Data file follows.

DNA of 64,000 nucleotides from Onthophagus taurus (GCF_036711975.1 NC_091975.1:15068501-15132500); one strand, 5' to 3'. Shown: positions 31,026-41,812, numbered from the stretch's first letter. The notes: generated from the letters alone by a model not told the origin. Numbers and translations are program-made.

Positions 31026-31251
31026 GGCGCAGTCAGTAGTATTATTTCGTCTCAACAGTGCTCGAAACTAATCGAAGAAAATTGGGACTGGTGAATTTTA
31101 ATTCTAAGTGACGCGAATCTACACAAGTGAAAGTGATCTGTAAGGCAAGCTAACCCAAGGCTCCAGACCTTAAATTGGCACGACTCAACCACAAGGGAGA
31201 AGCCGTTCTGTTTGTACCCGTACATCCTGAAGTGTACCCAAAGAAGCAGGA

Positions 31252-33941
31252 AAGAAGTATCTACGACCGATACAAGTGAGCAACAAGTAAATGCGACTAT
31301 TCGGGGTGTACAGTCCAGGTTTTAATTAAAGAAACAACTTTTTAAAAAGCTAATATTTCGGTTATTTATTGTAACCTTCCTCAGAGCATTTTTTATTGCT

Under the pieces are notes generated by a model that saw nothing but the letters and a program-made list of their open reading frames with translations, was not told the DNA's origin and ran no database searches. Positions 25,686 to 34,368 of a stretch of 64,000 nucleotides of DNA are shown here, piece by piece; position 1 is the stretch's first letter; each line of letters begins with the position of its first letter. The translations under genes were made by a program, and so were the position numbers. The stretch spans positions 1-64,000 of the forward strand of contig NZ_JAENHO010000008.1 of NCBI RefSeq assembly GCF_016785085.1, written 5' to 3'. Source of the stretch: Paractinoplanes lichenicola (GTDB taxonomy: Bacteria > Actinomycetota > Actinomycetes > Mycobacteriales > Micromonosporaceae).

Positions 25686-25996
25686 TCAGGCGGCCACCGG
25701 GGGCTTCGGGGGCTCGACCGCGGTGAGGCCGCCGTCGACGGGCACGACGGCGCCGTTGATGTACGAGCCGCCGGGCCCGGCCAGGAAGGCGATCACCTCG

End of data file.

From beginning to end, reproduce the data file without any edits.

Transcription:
DNA of 64,000 nucleotides from Onthophagus taurus (GCF_036711975.1 NC_091975.1:15068501-15132500); one strand, 5' to 3'. Shown: positions 31,026-41,812, numbered from the stretch's first letter. The notes: generated from the letters alone by a model not told the origin. Numbers and translations are program-made.

Positions 31026-31251
31026 GGCGCAGTCAGTAGTATTATTTCGTCTCAACAGTGCTCGAAACTAATCGAAGAAAATTGGGACTGGTGAATTTTA
31101 ATTCTAAGTGACGCGAATCTACACAAGTGAAAGTGATCTGTAAGGCAAGCTAACCCAAGGCTCCAGACCTTAAATTGGCACGACTCAACCACAAGGGAGA
31201 AGCCGTTCTGTTTGTACCCGTACATCCTGAAGTGTACCCAAAGAAGCAGGA

Positions 31252-33941
31252 AAGAAGTATCTACGACCGATACAAGTGAGCAACAAGTAAATGCGACTAT
31301 TCGGGGTGTACAGTCCAGGTTTTAATTAAAGAAACAACTTTTTAAAAAGCTAATATTTCGGTTATTTATTGTAACCTTCCTCAGAGCATTTTTTATTGCT

Under the pieces are notes generated by a model that saw nothing but the letters and a program-made list of their open reading frames with translations, was not told the DNA's origin and ran no database searches. Positions 25,686 to 34,368 of a stretch of 64,000 nucleotides of DNA are shown here, piece by piece; position 1 is the stretch's first letter; each line of letters begins with the position of its first letter. The translations under genes were made by a program, and so were the position numbers. The stretch spans positions 1-64,000 of the forward strand of contig NZ_JAENHO010000008.1 of NCBI RefSeq assembly GCF_016785085.1, written 5' to 3'. Source of the stretch: Paractinoplanes lichenicola (GTDB taxonomy: Bacteria > Actinomycetota > Actinomycetes > Mycobacteriales > Micromonosporaceae).

Positions 25686-25996
25686 TCAGGCGGCCACCGG
25701 GGGCTTCGGGGGCTCGACCGCGGTGAGGCCGCCGTCGACGGGCACGACGGCGCCGTTGATGTACGAGCCGCCGGGCCCGGCCAGGAAGGCGATCACCTCG